Icons from Russia ~ Hillwood Museum

We are already up to the letter I in Jenny’s Alphabe-Thursday. Thank you Jenny for hosting.

This long post is a series of photos and information about Marjorie Merriweather Post’s amazing collection of Russian treasures including Icons from the Russian Orthodox Church. Mrs. Post’s collection was very interesting to me because of my Russian heritage. Both of my parents were born in Russia. My parents and their families were not Orthodox, although they have many Orthodox friends. I still find these treasures fascinating.

 

Icon artists are not expected to be original, but instead replicate an “original” image as faithfully as they can. Therefore, it may seem that icons are repetitive. However, each work of art differs subtly from one to the next. Each generation of iconographers contributes to the steady and subtle development of the genre. Each geographical area, each era and each monastery has a distinctive style.

 

Russians sometimes speak of an icon as having been “written”, because in the Russian language (like Greek, but unlike English) the same word (pisat’, писать in Russian) means both to paint and to write. Icons are considered to be the Gospel in paint, and therefore careful attention is paid to ensure that the Gospel is faithfully and accurately conveyed.

 

Russian icons are typically paintings on wood, often small, though some in churches and monasteries may be much larger. Some Russian icons were made of copper. Many religious homes in Russia have icons hanging on the wall in the krasny ugol, the “red” or “beautiful” corner.

 

Mrs. Post has some four hundred objects in her Icon Room including creations by Carl Faberge, the celebrated jeweler to Russia’s imperial rulers. The icons and chalices represent the types of objects Mrs. Post acquired through government-sponsored storeroom sales and commission shops in the Soviet Union. She bought them during a period in the 1930’s, when the Soviet government sought to sell imperial treasures to raise hard currency to finance its industrialization program.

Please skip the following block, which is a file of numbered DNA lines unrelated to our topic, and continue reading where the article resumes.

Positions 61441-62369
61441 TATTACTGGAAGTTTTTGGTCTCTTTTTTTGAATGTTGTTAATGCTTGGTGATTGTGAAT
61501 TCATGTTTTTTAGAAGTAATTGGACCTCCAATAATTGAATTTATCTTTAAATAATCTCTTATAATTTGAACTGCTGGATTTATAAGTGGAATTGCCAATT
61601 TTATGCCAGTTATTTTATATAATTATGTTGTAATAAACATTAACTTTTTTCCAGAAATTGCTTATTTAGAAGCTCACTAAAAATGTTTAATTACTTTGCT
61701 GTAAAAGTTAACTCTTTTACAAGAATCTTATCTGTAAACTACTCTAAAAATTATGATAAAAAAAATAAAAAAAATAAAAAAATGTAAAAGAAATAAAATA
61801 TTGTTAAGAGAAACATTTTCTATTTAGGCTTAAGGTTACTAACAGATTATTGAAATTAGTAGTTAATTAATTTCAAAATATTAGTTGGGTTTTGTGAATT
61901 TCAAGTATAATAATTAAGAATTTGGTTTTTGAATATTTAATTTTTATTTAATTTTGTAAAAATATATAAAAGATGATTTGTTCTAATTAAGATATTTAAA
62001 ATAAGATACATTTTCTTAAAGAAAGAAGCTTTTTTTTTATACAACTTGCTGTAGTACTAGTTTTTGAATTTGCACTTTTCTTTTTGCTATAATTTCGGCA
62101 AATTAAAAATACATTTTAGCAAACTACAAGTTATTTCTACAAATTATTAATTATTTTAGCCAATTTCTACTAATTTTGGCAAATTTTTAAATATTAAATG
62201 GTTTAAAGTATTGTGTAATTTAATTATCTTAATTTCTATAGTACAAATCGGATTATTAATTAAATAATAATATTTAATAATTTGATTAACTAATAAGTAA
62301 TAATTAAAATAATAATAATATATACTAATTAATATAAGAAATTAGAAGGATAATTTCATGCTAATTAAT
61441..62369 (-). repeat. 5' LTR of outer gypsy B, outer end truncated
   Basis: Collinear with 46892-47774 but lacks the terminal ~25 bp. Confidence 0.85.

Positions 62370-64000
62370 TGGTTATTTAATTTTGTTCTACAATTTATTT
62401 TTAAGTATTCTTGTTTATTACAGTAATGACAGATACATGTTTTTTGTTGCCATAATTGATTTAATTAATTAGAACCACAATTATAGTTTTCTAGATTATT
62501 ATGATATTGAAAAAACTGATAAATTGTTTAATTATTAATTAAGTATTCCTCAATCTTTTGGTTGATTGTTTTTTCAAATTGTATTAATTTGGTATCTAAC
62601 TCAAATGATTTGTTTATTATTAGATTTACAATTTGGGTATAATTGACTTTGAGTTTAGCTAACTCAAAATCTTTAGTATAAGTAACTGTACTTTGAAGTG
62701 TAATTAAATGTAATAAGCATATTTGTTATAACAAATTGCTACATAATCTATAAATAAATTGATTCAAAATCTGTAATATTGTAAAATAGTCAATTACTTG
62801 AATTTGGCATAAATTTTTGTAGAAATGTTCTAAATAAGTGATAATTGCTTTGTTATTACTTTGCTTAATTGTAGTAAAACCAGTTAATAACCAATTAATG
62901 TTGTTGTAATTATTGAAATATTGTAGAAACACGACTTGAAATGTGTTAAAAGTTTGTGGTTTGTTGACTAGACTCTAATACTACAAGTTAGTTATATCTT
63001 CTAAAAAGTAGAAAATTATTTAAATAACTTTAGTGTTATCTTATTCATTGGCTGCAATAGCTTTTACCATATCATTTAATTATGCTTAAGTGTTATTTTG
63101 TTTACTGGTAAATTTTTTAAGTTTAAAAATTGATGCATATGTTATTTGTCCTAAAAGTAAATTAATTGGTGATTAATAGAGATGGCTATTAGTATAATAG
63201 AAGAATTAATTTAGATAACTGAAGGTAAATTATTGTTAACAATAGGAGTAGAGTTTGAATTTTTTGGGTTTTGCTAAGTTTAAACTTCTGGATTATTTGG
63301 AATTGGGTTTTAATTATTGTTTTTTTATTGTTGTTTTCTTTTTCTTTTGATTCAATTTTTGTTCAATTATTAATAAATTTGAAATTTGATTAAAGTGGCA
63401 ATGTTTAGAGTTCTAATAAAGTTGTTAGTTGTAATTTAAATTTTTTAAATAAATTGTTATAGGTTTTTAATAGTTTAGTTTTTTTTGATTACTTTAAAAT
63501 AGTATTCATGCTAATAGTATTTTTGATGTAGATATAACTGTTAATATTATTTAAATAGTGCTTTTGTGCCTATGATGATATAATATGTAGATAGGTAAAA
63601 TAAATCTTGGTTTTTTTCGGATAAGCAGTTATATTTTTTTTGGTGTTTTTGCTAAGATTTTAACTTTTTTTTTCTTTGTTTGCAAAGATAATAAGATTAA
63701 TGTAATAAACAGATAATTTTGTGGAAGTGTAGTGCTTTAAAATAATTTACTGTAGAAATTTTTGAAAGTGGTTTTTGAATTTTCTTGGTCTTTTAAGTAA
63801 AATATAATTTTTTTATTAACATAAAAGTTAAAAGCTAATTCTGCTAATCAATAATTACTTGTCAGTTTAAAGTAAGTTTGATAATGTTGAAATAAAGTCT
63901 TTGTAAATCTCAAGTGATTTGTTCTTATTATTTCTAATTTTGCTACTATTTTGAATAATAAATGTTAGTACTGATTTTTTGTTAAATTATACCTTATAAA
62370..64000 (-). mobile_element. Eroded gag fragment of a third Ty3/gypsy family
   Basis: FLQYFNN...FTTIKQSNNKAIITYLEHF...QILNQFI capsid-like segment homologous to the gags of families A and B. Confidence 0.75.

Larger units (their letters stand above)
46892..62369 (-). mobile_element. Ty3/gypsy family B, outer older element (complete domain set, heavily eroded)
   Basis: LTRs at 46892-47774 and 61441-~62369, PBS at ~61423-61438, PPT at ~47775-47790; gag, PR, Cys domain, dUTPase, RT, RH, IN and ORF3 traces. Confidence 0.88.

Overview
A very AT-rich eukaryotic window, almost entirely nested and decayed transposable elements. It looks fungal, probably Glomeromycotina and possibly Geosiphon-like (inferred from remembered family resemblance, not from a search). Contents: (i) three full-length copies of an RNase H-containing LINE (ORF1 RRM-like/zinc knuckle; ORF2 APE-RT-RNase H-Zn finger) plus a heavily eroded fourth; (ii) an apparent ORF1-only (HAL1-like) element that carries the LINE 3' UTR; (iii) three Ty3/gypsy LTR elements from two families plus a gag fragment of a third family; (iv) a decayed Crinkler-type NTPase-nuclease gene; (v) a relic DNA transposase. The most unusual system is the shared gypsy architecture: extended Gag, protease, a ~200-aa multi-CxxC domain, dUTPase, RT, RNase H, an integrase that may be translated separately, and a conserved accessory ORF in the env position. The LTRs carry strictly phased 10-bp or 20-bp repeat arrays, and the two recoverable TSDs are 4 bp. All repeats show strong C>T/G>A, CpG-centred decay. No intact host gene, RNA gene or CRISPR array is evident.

Notable among Mrs. Post’s eighty pieces of Faberge objects are two imperial Easter eggs.

 

Both eggs were gifts from Russia’s last tsar, Nicholas II, to his mother, Maria Fedorovna. Nicholas’ father, Alexander III, had begun the Romanov family practice of presenting specially commissioned Easter eggs to loved ones in 1885. The tradition endured for more than thirty years and yielded in excess of fifty eggs.

 

The stunning, midnight blue Twelve monograms Easter Egg is decorated with the Cyrillic initials AIII, for Alexander III, and MF, for his wife. Maria received this egg in 1895 as the first of many eggs Nicholas would give her following his father’s death.

 

Nicholas presented his mother with the pink Catherine the Great Easter Egg in 1914. This egg’s pink and white cameo-like medallions bear scenes fo the arts and sciences. Cherubs representing the four seasons adorn the smaller ovals. Between the panels in raised gold are musical instruments. This egg was named for Catherine the Great because of the marvelous “surprise” it once held inside – a miniature figure of the empress. The surprise, revealed by opening the top of the egg, was lost long ago.